If you’re not sure what the term “oil-hardening” means, it implies heating the rod until it’s glowing red and then dipping it into a pool of warm oil. With this, the steel becomes hard and ready for machining or welding.
And finally, we have the water-hardening drill rods, which portray the lowest alloy content but are excellent for machining. However, they’re deficient in alloy content, which signifies that they’re not structurally suitable for welding purposes.
To harden a drill rod with water, we first heat the steel until it becomes glowing red, and then we plunge it into a pool of water to cool off. Once the metal is hard, it can be easily machined but not welded. You can usually use water-hardening drill rods for the manufacturing of files or hammers.
Types of Drill Rods According to Different Threads
We can classify drill rods into three different types according to different threads: ordinary drilling rigs, square kelly rods, and heavy-weight drill pipes.
The Ordinary Drill Rod
We can easily recognize the ordinary drill rod since it’s the central or basic part of the drill stem. At the top, the ordinary drill rod connects to the square kelly (explained below), and at the bottom, it’s attached to the drill collar.
In borehole digging, the function of the ordinary drill rod is to deepen the hole, transmit torque, and move the drill up and down.
Drill Bit Material Types & Coating - Types of Drill Bits
1. Carbon Steel Drill Bit
– Low carbon steel: this is the cheapest option for making a drill bit, due to their poor tempers, low carbon steel drill bits are usually used for drilling softwood and some plastics, and require to be sharpened often to extend the lifespan.
– High carbon steel: a better material than low carbon steel, high carbon steel drill bit can keep their shape and effectiveness longer, so it can be used to cut stronger materials, like hardwood and soft metals.
2. High Speed Steel Drill Bit
Compared with carbon steel bits, high-speed steel drill bit is a more popular choice on the market now. HSS is a special type of carbon steel, maintaining structural integrity while bearing high temperature is a marking advantage of the HSS drill bit, what’s more, high speed steel bit has higher wear resistance and hardness, it can also work well at a normal temperature. HSS drill bits are suitable for most of the wood and metal drilling process, including CNC drilling. Titanium nitride and other types of coatings can be applied on the HSS tool to increase lubricity and reduce friction.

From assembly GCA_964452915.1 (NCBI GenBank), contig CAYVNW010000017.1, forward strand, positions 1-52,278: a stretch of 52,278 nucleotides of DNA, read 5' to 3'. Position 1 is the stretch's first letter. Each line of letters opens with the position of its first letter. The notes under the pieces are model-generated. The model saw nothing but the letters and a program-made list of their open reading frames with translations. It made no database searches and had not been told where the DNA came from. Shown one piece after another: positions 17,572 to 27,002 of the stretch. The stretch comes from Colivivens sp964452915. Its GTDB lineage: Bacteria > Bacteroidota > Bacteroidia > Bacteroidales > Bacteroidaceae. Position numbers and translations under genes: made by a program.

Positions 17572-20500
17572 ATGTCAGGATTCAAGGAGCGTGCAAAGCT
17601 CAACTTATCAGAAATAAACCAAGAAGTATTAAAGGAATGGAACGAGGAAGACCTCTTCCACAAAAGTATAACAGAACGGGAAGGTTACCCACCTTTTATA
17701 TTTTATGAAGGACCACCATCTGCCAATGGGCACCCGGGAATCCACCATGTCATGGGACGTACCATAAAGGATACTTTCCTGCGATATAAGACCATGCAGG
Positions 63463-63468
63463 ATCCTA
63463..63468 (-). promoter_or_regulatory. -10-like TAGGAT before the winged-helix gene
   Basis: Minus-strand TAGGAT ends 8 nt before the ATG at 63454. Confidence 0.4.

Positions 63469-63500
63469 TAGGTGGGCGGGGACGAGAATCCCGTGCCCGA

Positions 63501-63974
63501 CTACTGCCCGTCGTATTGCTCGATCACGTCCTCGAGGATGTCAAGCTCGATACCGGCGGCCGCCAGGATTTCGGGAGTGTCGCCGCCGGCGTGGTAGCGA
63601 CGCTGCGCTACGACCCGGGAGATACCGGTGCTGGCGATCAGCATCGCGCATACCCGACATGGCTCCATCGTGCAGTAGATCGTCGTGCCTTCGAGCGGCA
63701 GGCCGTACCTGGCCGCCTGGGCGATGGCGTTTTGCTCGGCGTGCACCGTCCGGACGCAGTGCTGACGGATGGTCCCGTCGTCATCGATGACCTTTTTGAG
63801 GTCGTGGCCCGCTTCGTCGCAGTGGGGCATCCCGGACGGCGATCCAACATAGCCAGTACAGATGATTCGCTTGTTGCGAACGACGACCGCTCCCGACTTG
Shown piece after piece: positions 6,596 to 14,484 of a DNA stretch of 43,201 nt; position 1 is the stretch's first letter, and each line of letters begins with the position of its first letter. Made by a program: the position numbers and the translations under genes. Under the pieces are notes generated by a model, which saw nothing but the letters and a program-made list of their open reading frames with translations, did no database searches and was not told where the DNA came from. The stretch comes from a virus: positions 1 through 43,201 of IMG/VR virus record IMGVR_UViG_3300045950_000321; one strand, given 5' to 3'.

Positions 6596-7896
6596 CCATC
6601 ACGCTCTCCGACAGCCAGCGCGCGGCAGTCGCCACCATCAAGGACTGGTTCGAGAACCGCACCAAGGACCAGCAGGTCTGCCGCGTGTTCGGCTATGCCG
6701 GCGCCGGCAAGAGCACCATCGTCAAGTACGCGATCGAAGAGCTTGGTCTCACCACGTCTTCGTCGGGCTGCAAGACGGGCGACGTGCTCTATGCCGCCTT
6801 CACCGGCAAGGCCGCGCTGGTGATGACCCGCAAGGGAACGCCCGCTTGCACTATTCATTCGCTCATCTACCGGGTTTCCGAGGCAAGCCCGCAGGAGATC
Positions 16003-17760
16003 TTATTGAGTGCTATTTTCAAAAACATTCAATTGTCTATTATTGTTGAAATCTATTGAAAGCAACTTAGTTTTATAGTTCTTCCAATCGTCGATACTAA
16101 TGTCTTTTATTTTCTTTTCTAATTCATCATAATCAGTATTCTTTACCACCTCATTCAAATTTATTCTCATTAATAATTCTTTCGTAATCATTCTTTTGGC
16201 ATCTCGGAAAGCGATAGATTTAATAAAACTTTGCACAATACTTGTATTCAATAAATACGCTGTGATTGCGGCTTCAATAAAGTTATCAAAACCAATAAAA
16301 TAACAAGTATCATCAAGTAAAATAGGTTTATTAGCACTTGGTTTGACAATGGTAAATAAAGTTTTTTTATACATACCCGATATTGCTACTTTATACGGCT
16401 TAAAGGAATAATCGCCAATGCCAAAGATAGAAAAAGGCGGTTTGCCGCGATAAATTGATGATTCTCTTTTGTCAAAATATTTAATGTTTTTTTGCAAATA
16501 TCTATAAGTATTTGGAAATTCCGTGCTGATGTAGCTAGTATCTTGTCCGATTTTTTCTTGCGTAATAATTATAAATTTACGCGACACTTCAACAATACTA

3. Titanium Coated Drill Bit
Titanium is not only a popular aerospace and medical material, but also a versatile drill bit coating material, which can make the drill bit last longer. Due to its high corrosion resistance, good fatigue limit, heat limit, relatively light weight, and longer service life, titanium coated drill bit is perfect for repetitive mass production of drilling into steel, iron, wood, plastic and various surfaces, it allows a faster RPM and shorter cycle time. The most common types of titanium coatings are Titanium Nitride (TiN), Titanium Aluminum Nitride (TiAN) and Titanium Carbon Nitride (TiCN). TiAN and TiCN are considered superior to TiN as they can increase the lifespan to a considerable degree. The drawback of drill bit coating is that once the tooling becomes blunt, it can’t be sharpened to avoid the coating material being worn away.